After a layover at Vancouver International Airport Tristan’s flight to Hong Kong departed at twenty-one hundred hours Pacific Standard Time. Once the Boeing-777 reached the comfortable cruise altitude of 35,000 feet he fell asleep. Six hours later he woke up and slid up the window screen to discover daylight. The flight tracker showed they were over the Bering Strait, passing the international day-line, the last point of contact with Anchorage Center. For five hours the plane straddled the horizon, pure morning light to the left, cold gray pre-dawn firmament to the right. Tristan imagined sweeping over creation on that first day, the moment God created light, pushing back the darkness to begin the ebb and flow of time, the ubiquitous waters between surface and space refracting light into a geometry of color, all history’s potential; And then the separation: green seas, azure sky, bright white light and harrowing endless night. He leaned into the warm glass to see the fractured arctic surface below. The frozen stop-gap of humanity, he thought, a reset policy, an hourglass gradually flooding the earth with its liquid sands of unknown primordial organisms. God promised he wouldn’t do that again, he thought, but we may have misinterpreted a technicality in the covenant, because it is coming. Perhaps it’s the time we have to come together, to get our souls right. He reached into his bag for his book on China: ‘a modern history,’ and read until dosing off early morning somewhere over the Sea of Okhotsk or Siberia.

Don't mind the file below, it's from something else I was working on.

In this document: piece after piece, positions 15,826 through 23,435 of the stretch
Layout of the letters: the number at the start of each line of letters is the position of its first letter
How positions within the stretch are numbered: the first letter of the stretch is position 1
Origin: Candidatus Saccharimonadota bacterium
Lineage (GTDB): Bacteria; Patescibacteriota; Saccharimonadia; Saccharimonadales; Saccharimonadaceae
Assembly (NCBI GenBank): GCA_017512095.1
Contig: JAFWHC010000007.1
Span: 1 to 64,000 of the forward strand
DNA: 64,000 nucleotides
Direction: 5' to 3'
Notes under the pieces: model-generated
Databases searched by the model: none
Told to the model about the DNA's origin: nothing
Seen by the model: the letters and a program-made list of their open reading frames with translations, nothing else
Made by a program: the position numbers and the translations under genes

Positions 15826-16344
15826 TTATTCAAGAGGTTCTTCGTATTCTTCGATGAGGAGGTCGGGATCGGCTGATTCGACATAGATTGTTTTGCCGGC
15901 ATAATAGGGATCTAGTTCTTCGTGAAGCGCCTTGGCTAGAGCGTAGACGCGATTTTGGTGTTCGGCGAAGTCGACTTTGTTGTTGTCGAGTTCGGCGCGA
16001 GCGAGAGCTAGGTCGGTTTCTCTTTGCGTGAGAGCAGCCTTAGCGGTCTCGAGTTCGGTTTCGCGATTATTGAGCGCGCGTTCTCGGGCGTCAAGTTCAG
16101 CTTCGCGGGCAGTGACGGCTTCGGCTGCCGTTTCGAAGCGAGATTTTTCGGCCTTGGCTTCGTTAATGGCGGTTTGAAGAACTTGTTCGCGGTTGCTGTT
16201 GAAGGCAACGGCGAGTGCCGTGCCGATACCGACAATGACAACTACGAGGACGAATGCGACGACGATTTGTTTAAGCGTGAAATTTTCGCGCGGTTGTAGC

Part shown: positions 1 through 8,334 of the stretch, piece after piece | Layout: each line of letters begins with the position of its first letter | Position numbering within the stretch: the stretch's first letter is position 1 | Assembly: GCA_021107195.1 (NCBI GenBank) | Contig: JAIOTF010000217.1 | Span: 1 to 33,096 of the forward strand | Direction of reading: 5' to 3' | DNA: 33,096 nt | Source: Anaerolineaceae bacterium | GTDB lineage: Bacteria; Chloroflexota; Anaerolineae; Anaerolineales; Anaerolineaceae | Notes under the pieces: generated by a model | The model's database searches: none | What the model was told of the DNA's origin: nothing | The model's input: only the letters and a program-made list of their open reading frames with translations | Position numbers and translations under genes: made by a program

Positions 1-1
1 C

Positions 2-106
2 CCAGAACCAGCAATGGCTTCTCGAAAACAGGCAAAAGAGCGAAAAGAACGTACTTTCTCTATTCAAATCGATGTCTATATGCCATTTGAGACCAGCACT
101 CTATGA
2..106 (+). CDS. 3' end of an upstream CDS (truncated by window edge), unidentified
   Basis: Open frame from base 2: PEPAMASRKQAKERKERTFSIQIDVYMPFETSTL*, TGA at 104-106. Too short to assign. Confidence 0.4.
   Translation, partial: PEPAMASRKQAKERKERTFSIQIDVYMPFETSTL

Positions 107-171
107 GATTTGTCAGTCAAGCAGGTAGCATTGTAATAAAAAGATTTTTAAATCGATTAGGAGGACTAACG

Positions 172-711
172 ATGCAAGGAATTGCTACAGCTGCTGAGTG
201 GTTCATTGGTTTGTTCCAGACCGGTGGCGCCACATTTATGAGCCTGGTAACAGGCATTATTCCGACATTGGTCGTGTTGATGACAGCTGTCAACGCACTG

Arctic Sea
Via Nick Starno